Finally there is the moral driver of environmental awareness with technology and government momentum behind it. Customers can easily see the benefits of electric vehicles unlike smart meters which are not really properly understood. Every country is taking this seriously. The UK innovation fund has been running for over 10 years as a mechanism to push green technology.
EV infrastructure strategy and vision
Richard describes the vision and strategy of EO Charging. He begins “EO Charging wants to be the market leader in fleet charging, helping companies to electrify their fleets. There are many different fleets that EO Charging can support. You could have a large depot of 50 vehicles charging. Or in another scenario, a fleet of vehicles could travel an average of 100 – 150 miles per day and need to charge on route. To do this they would need access to public charging stations. A third possible scenario, a company may have a fleet of small vans that need to charge at the employees’ houses, so the company needs a system to reimburse the employee for this.
EO Charging wants to be able to offer business customers a suite of charging options from commercial depot charging, residential charging to public highway charging. The goal is to provide a full turnkey solution as a charging partner so the customer can focus on their core business.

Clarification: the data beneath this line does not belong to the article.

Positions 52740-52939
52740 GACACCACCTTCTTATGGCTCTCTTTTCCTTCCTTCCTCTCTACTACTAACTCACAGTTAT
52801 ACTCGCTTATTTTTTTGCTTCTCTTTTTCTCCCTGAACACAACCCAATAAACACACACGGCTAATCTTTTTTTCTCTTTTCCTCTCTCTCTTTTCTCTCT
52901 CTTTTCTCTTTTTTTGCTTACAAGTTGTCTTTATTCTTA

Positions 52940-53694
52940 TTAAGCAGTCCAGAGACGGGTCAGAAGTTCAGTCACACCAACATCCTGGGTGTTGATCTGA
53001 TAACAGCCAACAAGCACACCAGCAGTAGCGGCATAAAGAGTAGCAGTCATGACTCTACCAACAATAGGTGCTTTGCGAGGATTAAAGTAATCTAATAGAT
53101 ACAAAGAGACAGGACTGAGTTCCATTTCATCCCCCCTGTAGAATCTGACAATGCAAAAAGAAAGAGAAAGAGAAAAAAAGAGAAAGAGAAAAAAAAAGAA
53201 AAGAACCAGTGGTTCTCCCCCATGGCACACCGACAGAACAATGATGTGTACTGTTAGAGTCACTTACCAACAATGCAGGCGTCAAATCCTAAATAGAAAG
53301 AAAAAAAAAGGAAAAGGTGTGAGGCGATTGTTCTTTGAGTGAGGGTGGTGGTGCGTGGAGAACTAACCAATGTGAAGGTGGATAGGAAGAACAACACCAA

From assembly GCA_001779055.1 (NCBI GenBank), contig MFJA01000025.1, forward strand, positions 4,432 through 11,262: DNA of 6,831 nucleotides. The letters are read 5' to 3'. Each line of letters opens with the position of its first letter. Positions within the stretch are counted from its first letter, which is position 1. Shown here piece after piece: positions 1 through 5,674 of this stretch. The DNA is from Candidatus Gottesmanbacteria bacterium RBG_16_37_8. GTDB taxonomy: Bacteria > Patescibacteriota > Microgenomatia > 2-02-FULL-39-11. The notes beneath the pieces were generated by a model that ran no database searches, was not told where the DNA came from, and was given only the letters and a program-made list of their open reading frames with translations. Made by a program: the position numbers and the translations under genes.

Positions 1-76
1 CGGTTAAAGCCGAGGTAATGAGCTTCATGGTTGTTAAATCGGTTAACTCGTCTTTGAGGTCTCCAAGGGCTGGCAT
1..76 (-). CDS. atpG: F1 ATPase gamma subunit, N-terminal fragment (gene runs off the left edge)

Getting customers into full electrification is, in Richard’s estimation, a two stage process:
Stage 1: EO Charging can help an organisation to electrify their fleet so to work out where the sites should be, get the unit installed and manage the grid connections. EO Charging also helps an organisation to get the fleet users up and running. Then it provides authentication services to help guide the users on which chargers they can use.
Stage 2: EO Charging also thinks about how they can help customers to save money, to manage their fleets more effectively, even integrating with route planning software to work out how to charge a vehicle at the cheapest rate, and solve problems through clever integrations through first party and 3rd party software.
EV infrastructure use cases
EO Charging has a range of customers. In the fleet environment, there would be a system of connected charging stations connected to EO Charging’s back office. Armed with a mobile app with different configuration possibilities, a driver could arrive at the site, plug in and simply charge. In another scenario, authentication could be configured so only certain drivers could charge. For example, a fleet manager may want their employees to charge for free, but neighbouring drivers to pay for access at a company charging site, or maybe have them pay by time or by amount of energy consumed. There is great flexibility in what is possible.
Importance of load management
EO Charging also offers fleet managers a load management system that measures site supply and distributes the available energy amongst the vehicles. Richard explains that in an example, you might have 100 amps incoming supply, with a vehicle charging at 32 amps. Without load management, this would mean that a maximum of 3 vehicles could charge at once on a site with only 4 amps available for the office. The load management allows for better management of these types of scenarios so the site fuse doesn’t blow. With load management in place, a much larger number of vehicles can be charged simultaneously on the site with plenty of power available for the office.